In fact, my fellow birder mentioned how worrying about the List (all the birds seen...and that parallel, unlisted List of all those others have seen and you haven't!) can actually start to be stressful. Yes, it can! No one can see everything.... He mentioned that he still "needs" a marsh wren, and I did see one...at Angler's.
And it gets worse! This afternoon I went to Parklands, hoping for warblers galore or at the very least an easy-peasy year bird kingbird (yes, I did get that). I tramped around through shrubs and grasses, peering high into the trees, and saw many lovely birds: a male rose-breasted grosbeak. Three eastern towhees. A pair of wood ducks on the Mackinaw. Warblers: black-throated green, yellow-rumped, Nashville, and black and white. A great horned owl. A gorgeous flock of goldfinches.
And, a mystery warbler. It flew from a shrub to a tree, giving me about thirty seconds to look (if that) before retreating into the foliage. It was all gray on top, yellow below, with some black streaks along its flanks. I hadn't brought a field guide with me, but I wondered if it might be a prairie warbler, which would be a life bird, since I remembered they were yellow and streaky.
Back in the car a couple of hours later, I flipped through my new Stokes' guide, and decided it was not a prairie warbler. That warbler is more yellow on top, while mine was definitely gray. Also, the prairie has some distinctive markings on its face, which mine did not have. Canada, then? I turned to that page...nope, as I recalled, the Canada warbler's streaks form a sort of "necklace" pattern, and my warbler definitely had the streaks running along its FLANKS!
I kept paging through, and there it was. Yes, the perfect match! Gray above, yellow below, black streaks on flanks...the KIRTLAND'S WARBLER! Like, only the rarest warbler in the country! And I saw one?!?!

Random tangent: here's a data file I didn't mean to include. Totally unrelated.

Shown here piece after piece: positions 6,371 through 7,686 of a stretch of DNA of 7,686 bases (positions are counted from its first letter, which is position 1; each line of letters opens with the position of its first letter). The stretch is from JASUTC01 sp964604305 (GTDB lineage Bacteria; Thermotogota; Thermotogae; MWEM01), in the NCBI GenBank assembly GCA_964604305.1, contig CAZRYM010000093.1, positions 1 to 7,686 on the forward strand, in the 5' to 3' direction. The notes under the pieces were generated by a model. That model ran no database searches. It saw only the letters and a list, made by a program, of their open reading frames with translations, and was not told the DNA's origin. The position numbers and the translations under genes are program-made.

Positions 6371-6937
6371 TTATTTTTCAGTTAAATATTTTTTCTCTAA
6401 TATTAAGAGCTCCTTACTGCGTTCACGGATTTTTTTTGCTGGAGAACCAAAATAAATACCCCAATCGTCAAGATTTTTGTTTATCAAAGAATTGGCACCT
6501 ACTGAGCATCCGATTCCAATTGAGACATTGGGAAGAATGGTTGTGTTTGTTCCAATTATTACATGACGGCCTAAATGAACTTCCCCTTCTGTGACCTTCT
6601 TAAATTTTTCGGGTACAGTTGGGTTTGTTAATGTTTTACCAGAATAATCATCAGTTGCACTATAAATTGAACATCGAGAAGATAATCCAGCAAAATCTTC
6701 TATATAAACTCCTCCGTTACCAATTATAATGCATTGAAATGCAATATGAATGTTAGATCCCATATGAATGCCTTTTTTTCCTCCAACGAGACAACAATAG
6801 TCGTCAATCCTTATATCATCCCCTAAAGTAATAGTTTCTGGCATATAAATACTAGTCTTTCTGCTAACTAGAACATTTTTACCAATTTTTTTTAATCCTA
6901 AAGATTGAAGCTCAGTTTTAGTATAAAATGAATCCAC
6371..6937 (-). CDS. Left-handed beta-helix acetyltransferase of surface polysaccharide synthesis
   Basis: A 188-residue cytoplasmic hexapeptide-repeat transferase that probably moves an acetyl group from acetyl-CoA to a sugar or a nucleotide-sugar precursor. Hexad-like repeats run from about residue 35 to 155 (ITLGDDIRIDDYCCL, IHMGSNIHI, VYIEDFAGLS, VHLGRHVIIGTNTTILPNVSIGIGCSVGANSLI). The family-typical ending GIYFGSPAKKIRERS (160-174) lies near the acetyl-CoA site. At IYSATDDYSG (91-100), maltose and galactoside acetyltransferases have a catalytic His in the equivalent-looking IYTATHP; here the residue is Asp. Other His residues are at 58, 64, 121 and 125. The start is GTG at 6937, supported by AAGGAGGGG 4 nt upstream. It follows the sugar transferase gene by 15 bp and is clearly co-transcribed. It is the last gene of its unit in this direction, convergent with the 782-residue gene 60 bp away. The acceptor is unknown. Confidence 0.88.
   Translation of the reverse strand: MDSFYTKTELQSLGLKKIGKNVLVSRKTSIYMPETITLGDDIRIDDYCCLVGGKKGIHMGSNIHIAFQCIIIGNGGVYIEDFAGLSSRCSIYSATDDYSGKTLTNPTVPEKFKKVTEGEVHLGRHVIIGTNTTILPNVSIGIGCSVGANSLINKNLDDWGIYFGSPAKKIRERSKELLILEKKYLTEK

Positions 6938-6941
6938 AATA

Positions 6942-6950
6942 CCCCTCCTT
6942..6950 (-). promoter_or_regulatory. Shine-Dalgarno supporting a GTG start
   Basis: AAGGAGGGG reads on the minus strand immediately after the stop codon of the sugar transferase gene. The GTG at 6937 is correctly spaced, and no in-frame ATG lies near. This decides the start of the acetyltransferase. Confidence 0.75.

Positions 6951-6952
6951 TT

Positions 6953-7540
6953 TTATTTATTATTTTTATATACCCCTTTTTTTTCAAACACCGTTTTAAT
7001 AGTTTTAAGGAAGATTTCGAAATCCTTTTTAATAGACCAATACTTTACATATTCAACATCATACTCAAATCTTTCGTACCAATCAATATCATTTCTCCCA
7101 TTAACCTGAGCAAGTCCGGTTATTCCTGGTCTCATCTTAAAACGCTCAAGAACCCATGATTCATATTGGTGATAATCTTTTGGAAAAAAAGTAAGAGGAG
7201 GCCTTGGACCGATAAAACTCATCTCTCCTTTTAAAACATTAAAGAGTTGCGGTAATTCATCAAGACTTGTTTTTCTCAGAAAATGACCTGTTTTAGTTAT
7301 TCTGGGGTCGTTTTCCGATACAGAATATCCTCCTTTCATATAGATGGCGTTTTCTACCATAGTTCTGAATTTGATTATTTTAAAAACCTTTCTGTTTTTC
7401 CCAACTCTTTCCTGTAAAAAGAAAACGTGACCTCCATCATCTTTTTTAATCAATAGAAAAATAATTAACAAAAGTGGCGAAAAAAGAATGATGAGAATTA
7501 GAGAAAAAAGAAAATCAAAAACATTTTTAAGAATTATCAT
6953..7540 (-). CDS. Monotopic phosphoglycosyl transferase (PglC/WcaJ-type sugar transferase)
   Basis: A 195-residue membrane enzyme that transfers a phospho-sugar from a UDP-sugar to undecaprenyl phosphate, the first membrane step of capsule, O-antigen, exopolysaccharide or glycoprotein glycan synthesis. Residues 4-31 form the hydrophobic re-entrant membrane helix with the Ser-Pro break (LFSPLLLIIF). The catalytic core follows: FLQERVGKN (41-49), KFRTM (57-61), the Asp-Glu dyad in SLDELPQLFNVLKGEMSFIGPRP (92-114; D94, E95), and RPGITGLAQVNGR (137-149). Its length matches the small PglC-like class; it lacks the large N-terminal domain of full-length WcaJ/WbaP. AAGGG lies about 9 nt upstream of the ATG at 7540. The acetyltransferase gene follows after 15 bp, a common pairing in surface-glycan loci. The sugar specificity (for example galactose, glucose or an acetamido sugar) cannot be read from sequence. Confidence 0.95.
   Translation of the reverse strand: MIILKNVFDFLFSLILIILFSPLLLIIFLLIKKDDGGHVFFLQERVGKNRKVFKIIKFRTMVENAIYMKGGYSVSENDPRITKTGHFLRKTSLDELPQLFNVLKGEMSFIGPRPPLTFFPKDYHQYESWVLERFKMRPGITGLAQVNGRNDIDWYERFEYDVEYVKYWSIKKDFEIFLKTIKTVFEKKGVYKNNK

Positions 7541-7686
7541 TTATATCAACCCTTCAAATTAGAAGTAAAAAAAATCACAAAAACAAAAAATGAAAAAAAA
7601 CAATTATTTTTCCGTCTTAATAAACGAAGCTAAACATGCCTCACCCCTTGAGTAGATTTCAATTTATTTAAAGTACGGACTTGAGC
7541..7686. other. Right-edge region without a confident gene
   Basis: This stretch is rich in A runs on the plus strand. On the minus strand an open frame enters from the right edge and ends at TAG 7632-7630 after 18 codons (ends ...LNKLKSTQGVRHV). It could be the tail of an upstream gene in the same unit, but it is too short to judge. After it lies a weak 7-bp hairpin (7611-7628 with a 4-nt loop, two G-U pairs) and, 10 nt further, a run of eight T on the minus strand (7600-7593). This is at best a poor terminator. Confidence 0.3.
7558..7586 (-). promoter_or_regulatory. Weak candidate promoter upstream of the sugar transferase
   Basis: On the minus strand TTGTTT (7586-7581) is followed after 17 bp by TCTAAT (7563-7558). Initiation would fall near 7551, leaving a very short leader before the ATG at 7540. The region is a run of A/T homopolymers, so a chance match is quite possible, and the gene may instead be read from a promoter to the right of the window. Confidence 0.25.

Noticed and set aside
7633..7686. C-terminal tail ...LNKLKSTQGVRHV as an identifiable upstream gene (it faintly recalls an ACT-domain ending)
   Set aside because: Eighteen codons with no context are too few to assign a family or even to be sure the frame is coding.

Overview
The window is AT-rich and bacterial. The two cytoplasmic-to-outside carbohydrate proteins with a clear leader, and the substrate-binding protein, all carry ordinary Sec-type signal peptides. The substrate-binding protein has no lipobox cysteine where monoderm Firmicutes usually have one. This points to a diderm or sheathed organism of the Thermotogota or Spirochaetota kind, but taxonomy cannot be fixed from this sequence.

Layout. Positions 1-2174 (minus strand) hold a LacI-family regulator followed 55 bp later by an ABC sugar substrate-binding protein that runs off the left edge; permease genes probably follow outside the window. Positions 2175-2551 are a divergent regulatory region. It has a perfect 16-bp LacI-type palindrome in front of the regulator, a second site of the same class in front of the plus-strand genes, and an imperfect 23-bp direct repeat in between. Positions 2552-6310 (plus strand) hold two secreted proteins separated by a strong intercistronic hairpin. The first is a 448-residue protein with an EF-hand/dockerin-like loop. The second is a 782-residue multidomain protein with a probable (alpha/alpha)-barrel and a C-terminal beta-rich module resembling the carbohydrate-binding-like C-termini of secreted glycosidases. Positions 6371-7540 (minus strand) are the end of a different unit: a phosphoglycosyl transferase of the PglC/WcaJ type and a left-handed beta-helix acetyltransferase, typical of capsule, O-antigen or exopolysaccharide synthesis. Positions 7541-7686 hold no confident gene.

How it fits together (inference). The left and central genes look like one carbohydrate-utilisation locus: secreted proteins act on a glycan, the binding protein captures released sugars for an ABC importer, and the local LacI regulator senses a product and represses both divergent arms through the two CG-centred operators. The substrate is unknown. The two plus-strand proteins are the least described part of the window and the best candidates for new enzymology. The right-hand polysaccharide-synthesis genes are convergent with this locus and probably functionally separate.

Did I? Didn't I? Is it possible? Yes...they migrate from the Caribbean to Michigan, so seeing one in Illinois on its way through, totally possible. Is it likely? Ummm...they're really, really rare! So did I see one?
Personally, I think so. But unless someone else in the county goes there first, I'm not going to "ebird" it. I saw it so briefly, with no proof at all, that I just can't be sure. No one wants to bloat up one's life list with spurious sightings, what Sunwiggy and I call the List of Lies. Let alone get people excited about something that may be a mistake...or even worse, ruin one's name in the birding community forever. No one wants to be the Birder Who Cried Rare Warbler.
Oh, this season will drive me mad. There's at least another good warbler week ahead, so here's hoping I find at least another half dozen species. Someday I'll go up to Michigan to find a bona fide Kirtland's. In the meantime...it might have been...it just might have been....
ADDENDUM: Not a Kirtland's, definitely no! I saw another one this morning and had a much better look...but as to what species it was, and how I figured it out, I will leave that for my next post!